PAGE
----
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The Surf Guru: stories, by Doug Dorst, 2010
Excellent and varied stories, 5*
I was a little leery when I learned that Doug Dorst's new book (after his knockout debut, Alive in Necropolis) was a collection of stories. Too often the skills that make for a good novel -- the world building and extended character and plot development -- don't translate to good short stories. Fortunately Dorst has pulled it off, as I might have anticipated based on the dense yet entertaining prose and density of invention and development of Alive. The variety of setting, structure and theme also keep the reader's interest.
There are a dozen stories in some 275 pages, so most of these really classify as novelas or novelettes, though there are a few genuine shorts (and a few are multipartite, with one or two page sub-stories). Just a sampling:
"The Surf Guru" The unnamed Guru is long past actual surfing, designing and selling the GOO-ROO line of surf gear and clothes, in a very laid back California style, mostly just sitting on a cliff drinking Chianti and overlooking "his" beach where every surfer wears GOO-ROO .... except for the lone red-haired boy, who has his own story line. The Guru has an ex-wife who finds him less fun than his dog does, and two MBAs who run the business. He is rumored to control the tides. Life is slow and settled ...until it changes. Stylistically, the story is broken into chapters varying from a single line to shy of a page.
"Splitters: H. A. Quilcock's Profiles in Botany: A Lost Manuscript Restored, Edited by Jonathan Parker Kingslee, Ph. D." In 1968, the centennial of Hartford Anderton Quilcock, a pioneering botanist of turn of the century America, although one at odds with the academic estrablishment, the son of another botanist of the same generation (and of Quilcock's ex-wife, also a botanist) is attempting to revive interest in an unpublished series of sketches by Quilcock of other "Botanists in the Age of Quilcock". There is an introduction, a sketch of Quilcock's career, and a selection from the 462 profiles Quilcock left (and a rejection note from the publisher these were sent to). The profiles are scabrous and hilarious, and the whole is full of dry wit and laugh-out-loud moments, densely footnoted in a sendup of fussy scholarly writing behind which seethes the passion engendered by the splitter / lumper debate of taxonomists (to split slightly varying organisms into many species, or lump into few), lust, envy (professional and otherwise) and seduction.
"Vikings" and "What Is Mine Will Know My Face" are tales of two f**k-ups (there's just no other word to describe them) named Trace and Phil, and Trace's somewhat more stable and together (ex)girlfriend Mo. Told in casual, innocently profane, first person by Phil, they introduce the reader to the world of those they might otherwise glimpse, for instance, in a broken down van with vanishing funds, on a doomed journey to Alaska ("Vikings") or managing to mess up even doing flower deliveries ("What is Mine...").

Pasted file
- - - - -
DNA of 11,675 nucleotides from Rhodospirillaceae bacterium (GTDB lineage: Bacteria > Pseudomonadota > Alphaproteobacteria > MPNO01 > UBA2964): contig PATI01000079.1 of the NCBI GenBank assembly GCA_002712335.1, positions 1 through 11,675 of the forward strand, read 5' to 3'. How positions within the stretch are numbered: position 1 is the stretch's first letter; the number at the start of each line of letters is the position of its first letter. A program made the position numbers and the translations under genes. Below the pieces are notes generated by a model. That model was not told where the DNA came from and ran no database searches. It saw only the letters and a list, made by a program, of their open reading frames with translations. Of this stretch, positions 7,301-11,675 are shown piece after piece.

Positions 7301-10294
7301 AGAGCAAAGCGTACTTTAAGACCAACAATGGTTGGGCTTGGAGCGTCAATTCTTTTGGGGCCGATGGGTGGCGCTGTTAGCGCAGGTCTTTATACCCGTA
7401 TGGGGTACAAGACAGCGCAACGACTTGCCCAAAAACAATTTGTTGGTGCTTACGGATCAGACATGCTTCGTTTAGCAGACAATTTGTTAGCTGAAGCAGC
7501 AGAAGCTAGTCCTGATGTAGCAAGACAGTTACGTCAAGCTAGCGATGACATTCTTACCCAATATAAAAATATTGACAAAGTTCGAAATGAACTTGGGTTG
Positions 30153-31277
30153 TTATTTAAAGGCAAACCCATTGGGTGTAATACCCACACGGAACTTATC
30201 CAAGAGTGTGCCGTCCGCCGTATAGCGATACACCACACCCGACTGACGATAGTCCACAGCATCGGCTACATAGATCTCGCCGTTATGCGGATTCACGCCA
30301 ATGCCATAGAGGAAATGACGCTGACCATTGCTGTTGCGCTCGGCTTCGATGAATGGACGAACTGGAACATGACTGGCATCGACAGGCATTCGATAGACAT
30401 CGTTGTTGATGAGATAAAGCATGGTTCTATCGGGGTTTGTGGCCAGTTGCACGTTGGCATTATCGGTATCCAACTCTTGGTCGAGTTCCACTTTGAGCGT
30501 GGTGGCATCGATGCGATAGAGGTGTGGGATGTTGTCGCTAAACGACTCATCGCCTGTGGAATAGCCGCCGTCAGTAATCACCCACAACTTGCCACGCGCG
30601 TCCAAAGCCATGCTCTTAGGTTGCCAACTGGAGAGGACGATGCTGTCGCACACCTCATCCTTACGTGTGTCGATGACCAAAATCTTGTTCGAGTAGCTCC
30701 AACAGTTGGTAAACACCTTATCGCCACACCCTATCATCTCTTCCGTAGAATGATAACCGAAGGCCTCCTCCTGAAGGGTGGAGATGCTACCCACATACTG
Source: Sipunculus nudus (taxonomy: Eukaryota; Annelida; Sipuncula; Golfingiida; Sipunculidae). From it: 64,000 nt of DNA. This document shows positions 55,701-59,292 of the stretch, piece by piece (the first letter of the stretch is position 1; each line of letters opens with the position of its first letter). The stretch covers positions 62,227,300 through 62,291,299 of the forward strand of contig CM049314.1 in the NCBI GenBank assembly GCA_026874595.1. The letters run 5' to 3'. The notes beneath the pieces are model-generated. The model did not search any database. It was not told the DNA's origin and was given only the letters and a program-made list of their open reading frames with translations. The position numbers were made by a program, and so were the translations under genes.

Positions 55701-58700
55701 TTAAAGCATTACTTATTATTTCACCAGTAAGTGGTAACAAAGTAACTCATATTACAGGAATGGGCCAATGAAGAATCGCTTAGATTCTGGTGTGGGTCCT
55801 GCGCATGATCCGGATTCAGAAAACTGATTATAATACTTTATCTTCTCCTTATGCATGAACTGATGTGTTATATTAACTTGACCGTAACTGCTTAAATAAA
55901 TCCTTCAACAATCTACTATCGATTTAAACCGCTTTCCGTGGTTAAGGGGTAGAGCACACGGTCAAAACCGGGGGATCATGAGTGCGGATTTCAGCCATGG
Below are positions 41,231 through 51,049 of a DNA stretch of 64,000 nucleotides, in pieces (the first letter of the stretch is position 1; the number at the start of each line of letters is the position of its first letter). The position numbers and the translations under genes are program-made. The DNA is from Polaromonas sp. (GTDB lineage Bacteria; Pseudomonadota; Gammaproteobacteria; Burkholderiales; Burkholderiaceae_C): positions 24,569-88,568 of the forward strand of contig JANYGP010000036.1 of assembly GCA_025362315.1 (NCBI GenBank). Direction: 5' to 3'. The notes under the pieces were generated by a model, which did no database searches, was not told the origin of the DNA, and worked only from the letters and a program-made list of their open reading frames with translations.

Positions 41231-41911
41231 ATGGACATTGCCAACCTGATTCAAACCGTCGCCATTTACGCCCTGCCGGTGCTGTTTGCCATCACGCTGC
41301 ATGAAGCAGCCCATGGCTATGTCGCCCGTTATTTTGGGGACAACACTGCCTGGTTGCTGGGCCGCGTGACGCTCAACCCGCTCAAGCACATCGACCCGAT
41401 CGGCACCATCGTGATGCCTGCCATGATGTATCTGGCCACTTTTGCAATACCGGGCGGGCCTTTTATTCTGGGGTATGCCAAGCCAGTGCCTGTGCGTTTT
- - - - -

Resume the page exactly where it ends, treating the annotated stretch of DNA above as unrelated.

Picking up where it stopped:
Along similar lines, "Astronauts" tells us about Jo, whose squeeze Wayne is in the slammer for assault with a dangerous, whose aging Fiesta is missing reverse and not so hot on fourth (hey, I drove a car like that for a while --good times, good times :-), who is housesitting for a her high school best friend and her yuppie husband and about to take her third and last-chance driving test to certify as a truck driver for a tomato processor -- and proceeds to trash the house, get wasted and have an affair with a coworker the night before the test. Surprisingly, the tale ends on a hopeful note amid the crashing of life and dreams.
"Twelve Portraits of Dr. Gachet" is a series of 12 word-portraits at least inspired by the real-life homeopathic doctor and artist Paul-Ferdinand Gachet, with whom Vincent van Gogh spent the last months of his life. (Van Gogh painted two versions of a portrait of Dr. Gachet, and an etching.) Dr. Gachet was kind of a "doctor to the stars" of the art world of his era, and the story portrays him as manipulative and unstable, feeding off their creativity. Knowing nothing about Gachet other than a quick glance at Brittanica and WIkipedia, it's hard to know where the interface between the real and the story's Gachet is.
"Little Reptiles" is a series of four rather surreal vignettes featuring exotic reptiles in everyday settings.
A sample piece of prose: "... a cold so deep that it would freeze out everything but your purest self, and finallly you'd understand where things had gone so wrong."